Games legislation still an option, says Sen. Feinstein
US Senator says industry should cut back on violent games before Congress steps in
The Supreme Court struck down the last major attempt to legislate the sale of violent games in the US, but the threat of government intervention still looms over the gaming industry. As reported by the Associated Press, US Senator Dianne Feinstein (D-CA) this week said if the industry continues to churn out games that glorify guns, Congress could intervene.
Speaking in San Francisco on Wednesday, Feinstein said games currently play "a very negative role for young people, and the industry ought to take note of that." She was discussing possible legislative responses to last December's Sandy Hook Elementary School shooting, in which a 20-year-old man shot and killed 20 children and six adults before turning the gun on himself.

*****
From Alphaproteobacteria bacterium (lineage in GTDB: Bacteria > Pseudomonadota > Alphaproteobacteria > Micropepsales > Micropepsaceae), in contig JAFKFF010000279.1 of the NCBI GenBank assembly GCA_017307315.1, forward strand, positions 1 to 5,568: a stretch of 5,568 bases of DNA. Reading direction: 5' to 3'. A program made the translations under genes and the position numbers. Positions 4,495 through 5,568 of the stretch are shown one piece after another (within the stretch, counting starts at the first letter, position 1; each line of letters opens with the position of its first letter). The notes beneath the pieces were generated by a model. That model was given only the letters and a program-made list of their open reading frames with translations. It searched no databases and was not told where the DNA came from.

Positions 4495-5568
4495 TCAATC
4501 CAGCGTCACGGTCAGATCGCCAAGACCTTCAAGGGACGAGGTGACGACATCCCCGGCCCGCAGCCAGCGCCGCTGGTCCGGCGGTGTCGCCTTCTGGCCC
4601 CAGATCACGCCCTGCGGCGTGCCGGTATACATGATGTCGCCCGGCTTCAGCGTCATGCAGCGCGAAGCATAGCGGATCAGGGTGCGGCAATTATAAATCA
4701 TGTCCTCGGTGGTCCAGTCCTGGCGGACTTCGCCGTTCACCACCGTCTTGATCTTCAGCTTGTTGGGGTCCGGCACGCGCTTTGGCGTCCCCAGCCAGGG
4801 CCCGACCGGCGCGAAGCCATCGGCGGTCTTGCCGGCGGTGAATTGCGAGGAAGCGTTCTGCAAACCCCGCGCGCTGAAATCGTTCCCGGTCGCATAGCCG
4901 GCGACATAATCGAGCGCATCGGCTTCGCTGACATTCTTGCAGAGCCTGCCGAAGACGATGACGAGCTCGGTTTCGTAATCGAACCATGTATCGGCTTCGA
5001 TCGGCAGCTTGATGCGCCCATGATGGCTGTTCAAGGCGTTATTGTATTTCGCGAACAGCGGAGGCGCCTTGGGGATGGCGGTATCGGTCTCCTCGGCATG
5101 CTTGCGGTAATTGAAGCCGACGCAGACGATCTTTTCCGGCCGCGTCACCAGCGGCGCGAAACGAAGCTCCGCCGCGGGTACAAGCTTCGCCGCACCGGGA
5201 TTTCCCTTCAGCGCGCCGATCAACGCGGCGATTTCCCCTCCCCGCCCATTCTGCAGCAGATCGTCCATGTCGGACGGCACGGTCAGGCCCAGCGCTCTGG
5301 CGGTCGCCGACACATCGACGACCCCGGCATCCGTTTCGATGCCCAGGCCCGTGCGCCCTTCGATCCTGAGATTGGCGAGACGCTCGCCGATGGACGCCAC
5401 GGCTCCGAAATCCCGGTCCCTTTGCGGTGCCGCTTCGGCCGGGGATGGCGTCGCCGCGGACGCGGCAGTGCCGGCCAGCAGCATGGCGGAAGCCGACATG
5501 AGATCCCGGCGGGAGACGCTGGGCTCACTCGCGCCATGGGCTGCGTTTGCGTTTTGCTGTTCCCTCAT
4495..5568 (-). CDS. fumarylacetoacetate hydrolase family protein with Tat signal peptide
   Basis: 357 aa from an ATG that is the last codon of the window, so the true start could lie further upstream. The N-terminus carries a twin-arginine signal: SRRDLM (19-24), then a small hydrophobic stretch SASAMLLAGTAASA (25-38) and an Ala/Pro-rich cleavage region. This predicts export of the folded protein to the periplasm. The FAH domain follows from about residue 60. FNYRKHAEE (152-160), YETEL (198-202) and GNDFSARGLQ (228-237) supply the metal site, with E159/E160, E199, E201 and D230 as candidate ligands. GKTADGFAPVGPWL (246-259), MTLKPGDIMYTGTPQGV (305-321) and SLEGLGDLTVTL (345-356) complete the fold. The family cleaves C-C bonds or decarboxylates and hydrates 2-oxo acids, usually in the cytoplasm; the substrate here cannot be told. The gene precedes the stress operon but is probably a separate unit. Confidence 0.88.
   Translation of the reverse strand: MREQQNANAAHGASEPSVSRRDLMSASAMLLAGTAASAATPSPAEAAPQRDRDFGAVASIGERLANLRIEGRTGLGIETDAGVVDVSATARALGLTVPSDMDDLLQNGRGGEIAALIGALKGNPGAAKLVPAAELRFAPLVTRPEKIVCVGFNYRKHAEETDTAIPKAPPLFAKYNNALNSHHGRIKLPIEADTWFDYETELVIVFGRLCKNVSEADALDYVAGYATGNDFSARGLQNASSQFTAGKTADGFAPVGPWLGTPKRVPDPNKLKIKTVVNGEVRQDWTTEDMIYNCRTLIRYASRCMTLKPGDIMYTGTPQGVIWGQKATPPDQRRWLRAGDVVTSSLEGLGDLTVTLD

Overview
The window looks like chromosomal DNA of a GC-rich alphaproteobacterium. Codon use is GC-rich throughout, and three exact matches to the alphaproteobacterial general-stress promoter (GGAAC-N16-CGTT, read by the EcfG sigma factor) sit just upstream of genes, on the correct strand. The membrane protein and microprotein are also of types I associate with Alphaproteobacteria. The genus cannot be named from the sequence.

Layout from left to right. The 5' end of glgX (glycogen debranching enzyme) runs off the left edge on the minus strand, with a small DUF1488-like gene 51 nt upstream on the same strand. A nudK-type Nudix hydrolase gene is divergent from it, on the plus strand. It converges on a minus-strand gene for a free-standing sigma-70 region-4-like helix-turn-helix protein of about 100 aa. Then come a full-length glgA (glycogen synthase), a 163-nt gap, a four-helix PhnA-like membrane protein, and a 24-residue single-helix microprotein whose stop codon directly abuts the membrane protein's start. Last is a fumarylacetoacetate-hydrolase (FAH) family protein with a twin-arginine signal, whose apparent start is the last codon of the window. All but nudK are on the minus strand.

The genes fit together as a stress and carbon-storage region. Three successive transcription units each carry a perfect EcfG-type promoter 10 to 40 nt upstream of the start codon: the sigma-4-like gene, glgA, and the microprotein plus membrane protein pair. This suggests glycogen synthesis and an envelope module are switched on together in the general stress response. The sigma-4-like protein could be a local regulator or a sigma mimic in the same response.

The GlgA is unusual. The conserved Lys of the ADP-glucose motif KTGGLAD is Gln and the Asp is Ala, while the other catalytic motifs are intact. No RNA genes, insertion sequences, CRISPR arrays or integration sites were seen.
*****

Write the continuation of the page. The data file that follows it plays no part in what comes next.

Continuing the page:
"If Sandy Hook doesn't do it, if the knowledge of these video games this young man played doesn't, then maybe we have to proceed, but that is in the future," Feinstein said.
Feinstein also discussed gun control measures as a response to the Sandy Hook shooting, but said the National Rifle Association and gun manufacturers have intimidated legislators, threatening to fund their opponents heavily in future elections if they support attempts to ban assault weapons or high-capacity ammo magazines.